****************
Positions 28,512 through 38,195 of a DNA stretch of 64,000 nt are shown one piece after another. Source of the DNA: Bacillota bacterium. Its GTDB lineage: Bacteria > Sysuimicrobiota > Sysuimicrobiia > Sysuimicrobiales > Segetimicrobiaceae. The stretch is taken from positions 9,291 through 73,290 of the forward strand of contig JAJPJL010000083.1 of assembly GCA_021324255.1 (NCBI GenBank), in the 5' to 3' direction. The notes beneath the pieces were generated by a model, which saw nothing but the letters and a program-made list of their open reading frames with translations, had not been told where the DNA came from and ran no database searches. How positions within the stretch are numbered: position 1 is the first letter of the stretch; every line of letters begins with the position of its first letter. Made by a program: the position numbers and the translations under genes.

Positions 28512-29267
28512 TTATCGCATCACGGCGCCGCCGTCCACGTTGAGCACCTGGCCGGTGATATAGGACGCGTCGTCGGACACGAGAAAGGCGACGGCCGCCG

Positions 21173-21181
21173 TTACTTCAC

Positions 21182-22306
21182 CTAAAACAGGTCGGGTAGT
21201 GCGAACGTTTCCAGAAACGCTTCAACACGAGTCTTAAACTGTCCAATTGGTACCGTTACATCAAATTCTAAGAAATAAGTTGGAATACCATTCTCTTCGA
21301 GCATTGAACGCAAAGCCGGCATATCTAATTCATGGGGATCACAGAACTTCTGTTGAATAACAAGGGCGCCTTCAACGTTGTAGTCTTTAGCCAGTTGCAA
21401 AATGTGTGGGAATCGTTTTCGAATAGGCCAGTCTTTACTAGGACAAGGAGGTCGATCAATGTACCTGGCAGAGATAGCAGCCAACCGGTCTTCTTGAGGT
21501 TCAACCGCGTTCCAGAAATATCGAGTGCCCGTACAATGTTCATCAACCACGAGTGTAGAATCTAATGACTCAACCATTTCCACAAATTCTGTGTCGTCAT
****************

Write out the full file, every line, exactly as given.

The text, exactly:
Positions 28,512 through 38,195 of a DNA stretch of 64,000 nt are shown one piece after another. Source of the DNA: Bacillota bacterium. Its GTDB lineage: Bacteria > Sysuimicrobiota > Sysuimicrobiia > Sysuimicrobiales > Segetimicrobiaceae. The stretch is taken from positions 9,291 through 73,290 of the forward strand of contig JAJPJL010000083.1 of assembly GCA_021324255.1 (NCBI GenBank), in the 5' to 3' direction. The notes beneath the pieces were generated by a model, which saw nothing but the letters and a program-made list of their open reading frames with translations, had not been told where the DNA came from and ran no database searches. How positions within the stretch are numbered: position 1 is the first letter of the stretch; every line of letters begins with the position of its first letter. Made by a program: the position numbers and the translations under genes.

Positions 28512-29267
28512 TTATCGCATCACGGCGCCGCCGTCCACGTTGAGCACCTGGCCGGTGATATAGGACGCGTCGTCGGACACGAGAAAGGCGACGGCCGCCG

Positions 21173-21181
21173 TTACTTCAC

Positions 21182-22306
21182 CTAAAACAGGTCGGGTAGT
21201 GCGAACGTTTCCAGAAACGCTTCAACACGAGTCTTAAACTGTCCAATTGGTACCGTTACATCAAATTCTAAGAAATAAGTTGGAATACCATTCTCTTCGA
21301 GCATTGAACGCAAAGCCGGCATATCTAATTCATGGGGATCACAGAACTTCTGTTGAATAACAAGGGCGCCTTCAACGTTGTAGTCTTTAGCCAGTTGCAA
21401 AATGTGTGGGAATCGTTTTCGAATAGGCCAGTCTTTACTAGGACAAGGAGGTCGATCAATGTACCTGGCAGAGATAGCAGCCAACCGGTCTTCTTGAGGT
21501 TCAACCGCGTTCCAGAAATATCGAGTGCCCGTACAATGTTCATCAACCACGAGTGTAGAATCTAATGACTCAACCATTTCCACAAATTCTGTGTCGTCAT